Phase Three estimate raises eyebrows
By Seth Schmidt
Huge expenses face Tracy residents, if the city moves forward with recommended sewer, water, and storm sewer improvements.
Consulting engineers presented a report to the Tracy City Council Monday, that estimates the cost of “Phase Three” infrastructure improvements at $34.2 million. Of that total, the report projects that Tracy might be eligible for $11.9 million in federal grant funding, leaving the remainder to be financed with loans, property taxes, special assessments, and increased utility fees.
The $34 million in estimated future improvements would be on top of the $3.6 million Phase One infrastructure project that began this spring, and a planned Phase Two project to build new sewage lagoons that has an estimated price tag of $7.4 million.
“That’s a big number,” said Chris Larson, the city’s lead engineer for the I&S Group of Mankato, of the Phase Three improvement costs. He suggested the council look at the Phase Three report as a “starting point” for considering a course of action.
Larson said that the completion of the Phase One and Two projects will still leave Tracy with a host of unresolved infrastructure issues. Improvements done so far, he termed, “the low-hanging fruit.
Unfortunately, Larson added said, deficiencies in the city’s aging sanitary sewer, water, and storm sewer systems will not get any better with the passage of time.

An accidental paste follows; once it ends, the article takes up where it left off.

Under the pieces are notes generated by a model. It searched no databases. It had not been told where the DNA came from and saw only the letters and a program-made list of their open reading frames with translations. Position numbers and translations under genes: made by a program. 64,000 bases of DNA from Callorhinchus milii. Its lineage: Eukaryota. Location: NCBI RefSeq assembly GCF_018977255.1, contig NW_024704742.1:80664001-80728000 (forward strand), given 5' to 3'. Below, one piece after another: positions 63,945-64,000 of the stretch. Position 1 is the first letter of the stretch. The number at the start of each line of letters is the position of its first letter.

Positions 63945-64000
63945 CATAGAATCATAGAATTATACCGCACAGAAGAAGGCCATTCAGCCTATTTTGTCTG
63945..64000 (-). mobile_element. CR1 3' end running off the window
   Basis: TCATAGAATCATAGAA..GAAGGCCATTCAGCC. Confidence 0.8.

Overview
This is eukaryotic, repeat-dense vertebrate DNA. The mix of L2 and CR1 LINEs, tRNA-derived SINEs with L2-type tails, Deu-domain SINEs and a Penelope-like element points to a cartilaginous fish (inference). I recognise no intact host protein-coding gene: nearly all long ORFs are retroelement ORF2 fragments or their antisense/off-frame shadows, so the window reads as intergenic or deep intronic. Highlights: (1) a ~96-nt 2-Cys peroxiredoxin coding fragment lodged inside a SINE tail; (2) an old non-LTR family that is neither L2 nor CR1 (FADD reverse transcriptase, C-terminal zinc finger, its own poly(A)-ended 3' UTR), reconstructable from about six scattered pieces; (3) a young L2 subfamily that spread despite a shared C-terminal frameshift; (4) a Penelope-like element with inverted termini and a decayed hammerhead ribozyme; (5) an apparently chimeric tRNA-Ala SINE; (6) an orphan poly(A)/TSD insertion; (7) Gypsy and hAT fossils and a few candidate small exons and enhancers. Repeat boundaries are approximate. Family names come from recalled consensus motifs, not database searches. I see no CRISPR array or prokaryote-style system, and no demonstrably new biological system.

The Phase Three improvements would affect nearly every part of Tracy. (See related city map). Installing new water main, sanitary sewer, and storm sewer pipes would also require extensive street excavations.
The Phase Three report breaks down future needs into ten separate projects— each with an estimated cost of $1.8 to $5 million—that could be done over a period of years.
The Phase Three recommendations are based on issues identified by the recent “televising” of existing underground infrastructure. Work would be done starting on the “downstream” portions of town closest to the Phase One improvements being done this year in northeast Tracy.
The I&S report was first time that the council was given the $34 million estimate. Council members have previously discussed the Phase Three infrastructure needs only in general terms.
No action on the Phase One report was taken Monday. Council consensus was that a council-staff “work session” should be called to discuss the report, and decide what they want to do.
For more on this article, see this week’s Headlight-Herald.